Diversity training – should you bother?

It may often be viewed as one of the so-called ‘tick box’ topics that HR rolls out as a matter of course, but equality and diversity training can easily come back to bite apathetic employers. The potentially damaging effects of an employment tribunal – which can include hefty financial penalties (awards for discrimination are uncapped) and a potentially damaging loss of reputation – put diversity squarely in the mission-critical category.

Even so, it’s usually one of the first programmes to get the chop when budgets are being cut, says Karen Sadler, a diversity consultant at Academee, which offers bespoke blended training and consultancy services.

Any nonchalance appears ill-advised, however, because in addition to the six strands of legislation pertaining to diversity – race and ethnicity, gender, disability, sexual orientation, religion and belief, age – Sadler says employers are also expected to recognise other forms of discrimination and harassment that typically relate to body image.

This point was illustrated in 2007 when a 41-year-old waitress from Plymouth was awarded £17,618 in compensation for the harassment she suffered as a result of having ginger hair.

While news of such payouts gets ­people talking, Linda Bellos, director of UK Diversity Solutions Consultancy, which offers blended, online and face-to-face training, emphasises that the real cost of discrimination is not the litigation. She says the loss of productivity for all the parties involved in cases, as well as the months of internal hearings, appeals, and briefing solicitors can be more significant, and adds that some managers are spending more than 10% of their time dealing with allegations of discrimination.

Diversity training should also be designed with the business firmly in mind, as opposed to focusing on a dry mix of rules and regulations, according to Neil Hinwood, UK director of diversity training provider CrossKnowledge. He says diversity training is most effective when designed as a blend, with online or paper-based regulatory information complemented by interactive classroom time.

He claims the use of e-learning ahead of face-to-face training enables firms to save time, money (he estimates that e-learning constitutes a saving of between 33% and 66% on classroom rates) and helps ensure delegates arrive with similar levels of knowledge.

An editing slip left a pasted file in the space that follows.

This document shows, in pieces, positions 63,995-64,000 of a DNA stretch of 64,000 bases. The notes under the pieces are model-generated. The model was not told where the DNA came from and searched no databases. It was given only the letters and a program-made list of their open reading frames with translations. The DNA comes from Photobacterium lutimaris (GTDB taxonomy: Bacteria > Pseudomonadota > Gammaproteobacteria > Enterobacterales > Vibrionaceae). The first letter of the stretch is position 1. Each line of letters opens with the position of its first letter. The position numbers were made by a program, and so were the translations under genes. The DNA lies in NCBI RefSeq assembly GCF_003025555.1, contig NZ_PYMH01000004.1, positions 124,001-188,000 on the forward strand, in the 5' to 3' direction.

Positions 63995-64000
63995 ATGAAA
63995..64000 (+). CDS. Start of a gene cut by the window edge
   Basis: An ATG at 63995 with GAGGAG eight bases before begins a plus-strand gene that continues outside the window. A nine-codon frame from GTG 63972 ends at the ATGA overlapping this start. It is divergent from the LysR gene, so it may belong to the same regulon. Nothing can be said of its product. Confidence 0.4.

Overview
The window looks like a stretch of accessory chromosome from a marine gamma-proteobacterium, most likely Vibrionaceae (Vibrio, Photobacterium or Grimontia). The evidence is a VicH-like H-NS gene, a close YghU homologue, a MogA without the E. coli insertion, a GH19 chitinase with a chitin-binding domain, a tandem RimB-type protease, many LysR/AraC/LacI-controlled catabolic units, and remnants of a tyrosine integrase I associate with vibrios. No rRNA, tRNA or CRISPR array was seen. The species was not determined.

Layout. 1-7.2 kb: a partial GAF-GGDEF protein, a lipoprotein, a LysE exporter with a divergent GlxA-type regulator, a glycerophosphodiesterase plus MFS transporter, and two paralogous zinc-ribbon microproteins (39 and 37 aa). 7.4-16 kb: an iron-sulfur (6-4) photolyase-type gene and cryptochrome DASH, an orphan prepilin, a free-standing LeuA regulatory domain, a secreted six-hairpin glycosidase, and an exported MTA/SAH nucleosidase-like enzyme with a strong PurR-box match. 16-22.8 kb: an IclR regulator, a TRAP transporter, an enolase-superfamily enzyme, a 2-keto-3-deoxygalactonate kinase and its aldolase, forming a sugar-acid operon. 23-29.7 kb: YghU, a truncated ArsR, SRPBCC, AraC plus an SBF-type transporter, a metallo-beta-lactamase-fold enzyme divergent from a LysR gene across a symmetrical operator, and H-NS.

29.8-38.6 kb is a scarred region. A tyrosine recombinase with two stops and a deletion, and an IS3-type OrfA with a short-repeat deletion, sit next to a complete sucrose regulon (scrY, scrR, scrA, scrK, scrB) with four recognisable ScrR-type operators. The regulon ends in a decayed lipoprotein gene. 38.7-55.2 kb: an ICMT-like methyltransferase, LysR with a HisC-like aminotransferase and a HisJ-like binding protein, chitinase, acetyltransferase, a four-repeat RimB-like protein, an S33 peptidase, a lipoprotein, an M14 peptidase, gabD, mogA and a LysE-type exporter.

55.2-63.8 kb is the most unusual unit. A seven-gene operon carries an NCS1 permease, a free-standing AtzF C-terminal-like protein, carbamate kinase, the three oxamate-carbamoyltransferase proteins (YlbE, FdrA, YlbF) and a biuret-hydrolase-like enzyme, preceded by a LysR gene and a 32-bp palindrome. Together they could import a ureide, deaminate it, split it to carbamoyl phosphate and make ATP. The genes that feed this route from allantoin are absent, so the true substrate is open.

While compliance is a key consideration for many companies, Bellos says training should not be about inflicting views on candidates. “The aim of diversity training is to empower people to understand what the law is and comply with it.”

Alyson Malach, director of Equality and Diversity UK, which has been working with Arsenal Football Club on diversity issues for the past two years, agrees. “Diversity training is about recognising that the context you work with is very different to the way you live and play,” she says, “because what you think and feel there is your business.”

While the core content of Academee’s bespoke and blended diversity training will be the same for every employee, Sadler says first-line, second-line and executive and senior managers all receive additional, tailored training on top of the e-learning and classroom blend. Prices are also subject to negotiation.

Equality & Diversity UK’s half and one-day packages cost £400 and £650 respectively and comprise face-to-face training, DVDs, study packs and case studies. The company also provides e-learning.

Post-impact assessments

While opinions differ when it comes to measuring the effectiveness of diversity training, assessments typically take the form of post-impact questionnaires or exams that assess knowledge. The Diversity Solutions package includes online surveys and evaluations that include encrypted questions to preserve employee confidentiality.

Bellos says this provides employers with key information about diversity in their company, as well as enabling them to evaluate knowledge levels. Academee offers an equality and diversity audit that Sadler says many companies run before learning to identify key themes or issues that need to be addressed, in addition to identifying existing good practice that they may be able to learn from. “Often, organisations are doing good work that can be linked to diversity, but the link or relevance isn’t made,” she explains.

IEDP launch date

The Institute for Equality & Diversity Practitioners is due to launch on 26 January. It aims to promote, maintain and regulate practice and standards in equality, diversity and human rights. For more information go to www.iedp.org.uk

Ufi, the organisation behind Learndirect, operated a Single Equality Scheme to anticipate and address its diversity requirements, but wanted a bespoke learning programme that would support it and develop an inclusive culture. It appointed Academee to create a programme for its leadership group and equality and diversity champions.

Each group has about 30 members. Academee devised a two-day workshop combining knowledge-based and interactive activities to develop communication and conflict-handling skills. The workshop also focused on helping the champions to raise awareness of equality and diversity across the organisation. Academee also facilitated a workshop session for the board and went on to support Ufi in the production of its first annual report on equality and diversity. Academee has also designed and delivered impact assessment learning as part of the Equality Impact Process. Ufi’s induction training has also been revised. Training began in June 2007 and is ongoing.

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